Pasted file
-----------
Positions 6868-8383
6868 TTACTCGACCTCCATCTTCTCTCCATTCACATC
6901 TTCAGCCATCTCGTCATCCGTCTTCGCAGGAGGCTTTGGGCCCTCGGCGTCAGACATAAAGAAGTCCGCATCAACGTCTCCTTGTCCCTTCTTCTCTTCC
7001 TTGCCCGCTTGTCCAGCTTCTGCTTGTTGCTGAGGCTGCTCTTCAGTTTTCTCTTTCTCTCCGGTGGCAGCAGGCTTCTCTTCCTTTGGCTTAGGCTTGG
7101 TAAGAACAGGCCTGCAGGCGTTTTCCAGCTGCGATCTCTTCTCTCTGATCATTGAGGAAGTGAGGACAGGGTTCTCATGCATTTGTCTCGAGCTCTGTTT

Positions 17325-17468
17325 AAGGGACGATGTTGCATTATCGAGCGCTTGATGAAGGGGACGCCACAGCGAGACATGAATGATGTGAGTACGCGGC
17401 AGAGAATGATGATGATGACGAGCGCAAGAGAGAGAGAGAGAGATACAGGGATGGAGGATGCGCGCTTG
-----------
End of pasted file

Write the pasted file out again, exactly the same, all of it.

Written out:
Positions 6868-8383
6868 TTACTCGACCTCCATCTTCTCTCCATTCACATC
6901 TTCAGCCATCTCGTCATCCGTCTTCGCAGGAGGCTTTGGGCCCTCGGCGTCAGACATAAAGAAGTCCGCATCAACGTCTCCTTGTCCCTTCTTCTCTTCC
7001 TTGCCCGCTTGTCCAGCTTCTGCTTGTTGCTGAGGCTGCTCTTCAGTTTTCTCTTTCTCTCCGGTGGCAGCAGGCTTCTCTTCCTTTGGCTTAGGCTTGG
7101 TAAGAACAGGCCTGCAGGCGTTTTCCAGCTGCGATCTCTTCTCTCTGATCATTGAGGAAGTGAGGACAGGGTTCTCATGCATTTGTCTCGAGCTCTGTTT

Positions 17325-17468
17325 AAGGGACGATGTTGCATTATCGAGCGCTTGATGAAGGGGACGCCACAGCGAGACATGAATGATGTGAGTACGCGGC
17401 AGAGAATGATGATGATGACGAGCGCAAGAGAGAGAGAGAGAGATACAGGGATGGAGGATGCGCGCTTG